What is an Object Literal in JavaScript?

Learn about what JavaScript Object Literals are.

There are some concepts in programming that are named in a way that makes you think they’re more complex than they are. Object Literals are not much more complex than a list of groceries.

What is an Object Literal?

An Object is a special type of value in JavaScript that can have connections with other values.

An Object Literal is an object value that you literally write in your program/app.

An Object Literal usually consists of a list of comma-separated name-value pairs (property:value), wrapped inside curly braces {}.

Object Literal example:

const dog = {
    name: 'Naya',
    sex: 'female',
    age: 2,
    breed: 'Rottweiler mix'
};

When I say usually, I mean that an object literal could also be empty, or contain a single name-value pair:

// Empty
const dog = {}

// Single
const dog = {
    name: 'Naya'
}

In the examples above, the dog is an object value (Object Literal), which encapsulates info (data) about the dog, by using name-value pairs (e.. name: 'Naya').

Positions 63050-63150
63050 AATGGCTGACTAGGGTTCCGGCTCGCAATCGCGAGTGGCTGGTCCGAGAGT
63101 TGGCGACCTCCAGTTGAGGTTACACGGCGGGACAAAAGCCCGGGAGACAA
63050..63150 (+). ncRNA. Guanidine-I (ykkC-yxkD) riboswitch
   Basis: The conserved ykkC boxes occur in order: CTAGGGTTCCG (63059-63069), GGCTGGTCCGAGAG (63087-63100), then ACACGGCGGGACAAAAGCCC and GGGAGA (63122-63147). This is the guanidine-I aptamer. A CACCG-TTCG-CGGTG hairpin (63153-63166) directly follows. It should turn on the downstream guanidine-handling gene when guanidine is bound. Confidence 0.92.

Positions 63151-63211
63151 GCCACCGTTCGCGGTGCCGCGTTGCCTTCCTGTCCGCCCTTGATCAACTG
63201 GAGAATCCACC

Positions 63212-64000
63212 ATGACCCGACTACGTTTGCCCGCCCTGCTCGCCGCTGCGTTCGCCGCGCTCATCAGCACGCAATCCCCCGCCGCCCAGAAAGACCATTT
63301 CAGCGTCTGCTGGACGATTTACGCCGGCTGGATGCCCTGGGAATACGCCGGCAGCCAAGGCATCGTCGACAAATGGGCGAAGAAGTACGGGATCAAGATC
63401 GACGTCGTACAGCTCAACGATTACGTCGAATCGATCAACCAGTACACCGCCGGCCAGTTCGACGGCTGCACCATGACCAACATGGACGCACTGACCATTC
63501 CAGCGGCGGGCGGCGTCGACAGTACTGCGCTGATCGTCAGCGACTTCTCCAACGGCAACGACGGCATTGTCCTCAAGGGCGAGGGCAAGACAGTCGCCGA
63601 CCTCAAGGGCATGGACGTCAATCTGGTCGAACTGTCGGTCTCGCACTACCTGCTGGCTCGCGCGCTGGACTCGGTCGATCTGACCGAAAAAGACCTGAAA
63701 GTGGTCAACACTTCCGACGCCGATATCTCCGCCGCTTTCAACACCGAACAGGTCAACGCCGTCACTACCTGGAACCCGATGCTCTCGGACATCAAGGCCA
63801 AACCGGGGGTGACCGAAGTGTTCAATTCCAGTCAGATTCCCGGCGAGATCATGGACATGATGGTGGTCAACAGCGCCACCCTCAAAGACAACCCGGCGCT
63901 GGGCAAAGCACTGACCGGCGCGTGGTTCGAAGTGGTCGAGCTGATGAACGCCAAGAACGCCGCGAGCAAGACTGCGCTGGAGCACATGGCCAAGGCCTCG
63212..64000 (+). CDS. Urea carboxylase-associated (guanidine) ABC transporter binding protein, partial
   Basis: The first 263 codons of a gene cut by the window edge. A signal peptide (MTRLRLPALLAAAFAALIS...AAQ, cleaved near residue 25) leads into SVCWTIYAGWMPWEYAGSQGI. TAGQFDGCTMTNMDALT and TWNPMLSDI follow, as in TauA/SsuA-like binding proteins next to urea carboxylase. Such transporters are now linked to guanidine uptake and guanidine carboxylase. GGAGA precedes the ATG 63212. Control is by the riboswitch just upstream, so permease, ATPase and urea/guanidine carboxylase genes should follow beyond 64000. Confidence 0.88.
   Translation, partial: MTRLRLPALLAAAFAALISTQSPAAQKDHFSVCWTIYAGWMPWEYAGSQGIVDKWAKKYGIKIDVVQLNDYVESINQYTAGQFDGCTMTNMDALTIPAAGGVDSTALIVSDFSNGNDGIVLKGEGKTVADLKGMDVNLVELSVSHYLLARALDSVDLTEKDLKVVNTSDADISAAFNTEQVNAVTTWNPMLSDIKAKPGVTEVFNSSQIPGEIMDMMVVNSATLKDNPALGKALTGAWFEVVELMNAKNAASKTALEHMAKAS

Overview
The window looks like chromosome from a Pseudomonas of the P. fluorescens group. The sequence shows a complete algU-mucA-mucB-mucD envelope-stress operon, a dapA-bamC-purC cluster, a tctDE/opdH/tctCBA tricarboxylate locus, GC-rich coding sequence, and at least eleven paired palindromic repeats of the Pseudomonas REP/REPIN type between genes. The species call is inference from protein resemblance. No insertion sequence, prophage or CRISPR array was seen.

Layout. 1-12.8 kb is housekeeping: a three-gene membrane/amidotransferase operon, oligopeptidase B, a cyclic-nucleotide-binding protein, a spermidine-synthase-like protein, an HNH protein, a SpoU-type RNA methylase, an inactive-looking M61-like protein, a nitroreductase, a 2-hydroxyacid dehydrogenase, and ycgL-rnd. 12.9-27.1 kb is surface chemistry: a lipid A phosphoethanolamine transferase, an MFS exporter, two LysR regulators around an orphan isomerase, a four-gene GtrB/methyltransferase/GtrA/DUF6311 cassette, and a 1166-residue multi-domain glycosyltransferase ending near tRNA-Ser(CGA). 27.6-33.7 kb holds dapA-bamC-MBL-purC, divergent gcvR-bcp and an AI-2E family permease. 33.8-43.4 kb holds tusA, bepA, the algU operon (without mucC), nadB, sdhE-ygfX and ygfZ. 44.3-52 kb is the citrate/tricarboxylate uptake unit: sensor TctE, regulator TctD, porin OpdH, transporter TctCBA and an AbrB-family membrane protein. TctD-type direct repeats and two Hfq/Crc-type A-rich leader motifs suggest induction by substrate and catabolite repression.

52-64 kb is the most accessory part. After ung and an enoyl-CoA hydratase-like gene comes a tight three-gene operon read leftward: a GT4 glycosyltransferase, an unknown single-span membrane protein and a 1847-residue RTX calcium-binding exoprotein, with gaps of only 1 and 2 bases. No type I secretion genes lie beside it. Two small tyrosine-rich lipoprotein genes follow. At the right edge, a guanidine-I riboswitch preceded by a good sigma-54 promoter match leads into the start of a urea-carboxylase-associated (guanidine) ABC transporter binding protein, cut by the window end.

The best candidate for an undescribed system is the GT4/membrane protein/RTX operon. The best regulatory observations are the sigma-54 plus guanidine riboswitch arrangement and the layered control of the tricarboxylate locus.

So you can say that an Object Literal is a type of value (object value) in JavaScript that contains references to other values (name-value pairs).

It’s important to know that properties inside objects live inside the objects, and are scoped inside it — but values are not.

In the example above, name, sex, age, breed, are considered properties of the dog object, and they can’t be changed from the outside.

However, the values, e.g. Naya & female don’t live inside the object (they are not scoped), they are just referred to by the object properties.


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Kofi